Now, whose schools are really better (or weaker) than Germany's? A multiple testing approach
Using PIRLS (Progress in International Reading Literacy Study) data, we investigate which countries' schools can be be classified as significantly better or weaker than Germany's as regards the reading literacy of primary school children. The `standard' approach is to conduct separate tests for each country relative to the reference country (Germany) and to reject the null of equally good schools for all those countries whose $p$-value satisfies p_i
|Date of creation:||Nov 2008|
|Contact details of provider:|| Postal: Ludwigstraße 33, D-80539 Munich, Germany|
Web page: https://mpra.ub.uni-muenchen.de
More information through EDIRC
Please report citation or reference errors to , or , if you are the registered author of the cited work, log in to your RePEc Author Service profile, click on "citations" and make appropriate adjustments.:
- Joseph P. Romano & Michael Wolf, 2005.
"Stepwise Multiple Testing as Formalized Data Snooping,"
Econometric Society, vol. 73(4), pages 1237-1282, 07.
- Joseph P. Romano & Michael Wolf, 2003. "Stepwise multiple testing as formalized data snooping," Economics Working Papers 712, Department of Economics and Business, Universitat Pompeu Fabra.
- Joseph P. Romano & Michael Wolf, 2003. "Stepwise Multiple Testing as Formalized Data Snooping," Working Papers 17, Barcelona Graduate School of Economics.
- Wo[ss]mann, Ludger & West, Martin, 2006. "Class-size effects in school systems around the world: Evidence from between-grade variation in TIMSS," European Economic Review, Elsevier, vol. 50(3), pages 695-736, April.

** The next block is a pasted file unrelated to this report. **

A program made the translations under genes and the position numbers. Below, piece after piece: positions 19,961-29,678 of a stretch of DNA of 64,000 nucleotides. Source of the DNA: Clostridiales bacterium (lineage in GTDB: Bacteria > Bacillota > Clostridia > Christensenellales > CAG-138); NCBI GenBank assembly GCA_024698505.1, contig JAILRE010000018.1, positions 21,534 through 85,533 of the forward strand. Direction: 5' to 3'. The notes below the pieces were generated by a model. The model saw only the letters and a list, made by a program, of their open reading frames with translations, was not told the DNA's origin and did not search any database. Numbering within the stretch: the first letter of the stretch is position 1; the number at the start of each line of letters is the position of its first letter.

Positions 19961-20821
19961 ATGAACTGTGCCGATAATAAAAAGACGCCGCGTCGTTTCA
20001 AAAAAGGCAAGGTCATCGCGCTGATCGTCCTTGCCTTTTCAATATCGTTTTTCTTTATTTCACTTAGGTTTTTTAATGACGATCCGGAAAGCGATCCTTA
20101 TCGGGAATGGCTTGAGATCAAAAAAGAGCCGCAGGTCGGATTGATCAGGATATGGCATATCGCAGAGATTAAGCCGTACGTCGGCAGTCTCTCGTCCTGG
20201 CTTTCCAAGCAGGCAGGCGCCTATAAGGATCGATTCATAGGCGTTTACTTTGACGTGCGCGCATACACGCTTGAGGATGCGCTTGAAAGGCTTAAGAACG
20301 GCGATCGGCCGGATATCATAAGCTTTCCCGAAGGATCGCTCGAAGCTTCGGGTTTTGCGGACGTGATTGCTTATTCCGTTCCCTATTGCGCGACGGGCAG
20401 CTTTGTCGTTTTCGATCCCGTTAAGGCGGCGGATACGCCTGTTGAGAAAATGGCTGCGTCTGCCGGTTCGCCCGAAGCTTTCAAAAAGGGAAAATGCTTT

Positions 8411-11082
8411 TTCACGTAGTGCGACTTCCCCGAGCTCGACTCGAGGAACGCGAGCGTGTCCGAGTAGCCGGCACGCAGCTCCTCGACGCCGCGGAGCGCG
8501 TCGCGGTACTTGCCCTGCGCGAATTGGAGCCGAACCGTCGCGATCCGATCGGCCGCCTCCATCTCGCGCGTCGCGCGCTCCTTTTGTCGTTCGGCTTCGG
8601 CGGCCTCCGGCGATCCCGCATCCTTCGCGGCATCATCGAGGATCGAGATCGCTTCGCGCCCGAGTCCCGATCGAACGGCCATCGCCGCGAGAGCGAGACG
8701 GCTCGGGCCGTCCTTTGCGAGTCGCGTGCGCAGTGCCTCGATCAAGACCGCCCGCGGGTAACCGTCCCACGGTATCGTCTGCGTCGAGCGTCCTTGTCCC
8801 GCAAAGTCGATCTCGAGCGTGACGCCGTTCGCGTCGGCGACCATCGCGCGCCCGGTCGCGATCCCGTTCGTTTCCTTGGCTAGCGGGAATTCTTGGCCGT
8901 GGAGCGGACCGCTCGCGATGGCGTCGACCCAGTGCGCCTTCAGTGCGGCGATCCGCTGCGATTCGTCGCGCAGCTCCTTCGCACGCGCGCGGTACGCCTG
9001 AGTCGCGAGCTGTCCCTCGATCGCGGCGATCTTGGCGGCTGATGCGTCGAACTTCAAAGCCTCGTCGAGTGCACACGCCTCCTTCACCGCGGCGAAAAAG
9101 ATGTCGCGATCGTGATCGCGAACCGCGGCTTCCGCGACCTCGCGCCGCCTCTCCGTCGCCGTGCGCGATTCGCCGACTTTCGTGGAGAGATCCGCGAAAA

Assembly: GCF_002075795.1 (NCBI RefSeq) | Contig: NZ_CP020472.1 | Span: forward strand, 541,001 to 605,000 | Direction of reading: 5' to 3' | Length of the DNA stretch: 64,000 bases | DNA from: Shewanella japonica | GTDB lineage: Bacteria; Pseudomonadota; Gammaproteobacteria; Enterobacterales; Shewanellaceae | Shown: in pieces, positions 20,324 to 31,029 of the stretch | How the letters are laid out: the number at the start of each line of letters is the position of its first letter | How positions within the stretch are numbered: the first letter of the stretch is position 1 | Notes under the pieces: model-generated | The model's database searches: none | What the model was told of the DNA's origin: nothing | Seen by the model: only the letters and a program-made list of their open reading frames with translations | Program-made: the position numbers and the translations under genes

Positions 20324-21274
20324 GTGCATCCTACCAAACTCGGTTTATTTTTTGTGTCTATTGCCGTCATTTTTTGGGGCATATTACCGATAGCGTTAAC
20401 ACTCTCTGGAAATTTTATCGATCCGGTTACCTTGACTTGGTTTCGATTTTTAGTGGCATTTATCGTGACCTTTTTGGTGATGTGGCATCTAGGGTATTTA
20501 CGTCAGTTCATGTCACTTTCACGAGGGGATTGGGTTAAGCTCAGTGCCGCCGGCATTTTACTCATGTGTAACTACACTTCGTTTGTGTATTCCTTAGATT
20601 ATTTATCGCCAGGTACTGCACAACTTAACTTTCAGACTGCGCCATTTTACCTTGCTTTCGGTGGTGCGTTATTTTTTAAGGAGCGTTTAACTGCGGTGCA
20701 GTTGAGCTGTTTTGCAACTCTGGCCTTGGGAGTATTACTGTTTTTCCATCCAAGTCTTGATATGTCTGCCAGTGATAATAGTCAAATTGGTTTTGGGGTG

- Woessmann, Ludger & West, Martin R., 2002. "Class-Size Effects in School Systems Around the World: Evidence from Between-Grade Variation in TIMSS," IZA Discussion Papers 485, Institute for the Study of Labor (IZA).
- Wößmann, Ludger & West, Martin R., 2006. "Class-size effects in school systems around the world: Evidence from between-grade variation in TIMSS," Munich Reprints in Economics 19673, University of Munich, Department of Economics.
- West, Martin R. & Wößmann, Ludger, 2002. "Class-Size Effects in School Systems Around the World: Evidence from Between-Grade Variation in TIMSS," Kiel Working Papers 1099, Kiel Institute for the World Economy (IfW).
- Savin, N.E., 1984. "Multiple hypothesis testing," Handbook of Econometrics,in: Z. Griliches† & M. D. Intriligator (ed.), Handbook of Econometrics, edition 1, volume 2, chapter 14, pages 827-879 Elsevier.
- Romano, Joseph P. & Shaikh, Azeem M. & Wolf, Michael, 2008. "Formalized Data Snooping Based On Generalized Error Rates," Econometric Theory, Cambridge University Press, vol. 24(02), pages 404-447, April.
- Joseph P & Romano & Azeem M. Shaikh & Michael Wolf, 2005. "Formalized Data Snooping Based on Generalized Error Rates," IEW - Working Papers 259, Institute for Empirical Research in Economics - University of Zurich.
- Hendrik Jürges & Kerstin Schneider, 2007. "Fair ranking of teachers," Empirical Economics, Springer, vol. 32(2), pages 411-431, May. Full references (including those not matched with items on IDEAS)
When requesting a correction, please mention this item's handle: RePEc:pra:mprapa:12008. See general information about how to correct material in RePEc.
For technical questions regarding this item, or to correct its authors, title, abstract, bibliographic or download information, contact: (Joachim Winter)
If you have authored this item and are not yet registered with RePEc, we encourage you to do it here. This allows to link your profile to this item. It also allows you to accept potential citations to this item that we are uncertain about.
If references are entirely missing, you can add them using this form.
If the full references list an item that is present in RePEc, but the system did not link to it, you can help with this form.
If you know of missing items citing this one, you can help us creating those links by adding the relevant references in the same way as above, for each refering item. If you are a registered author of this item, you may also want to check the "citations" tab in your profile, as there may be some citations waiting for confirmation.
Please note that corrections may take a couple of weeks to filter through the various RePEc services.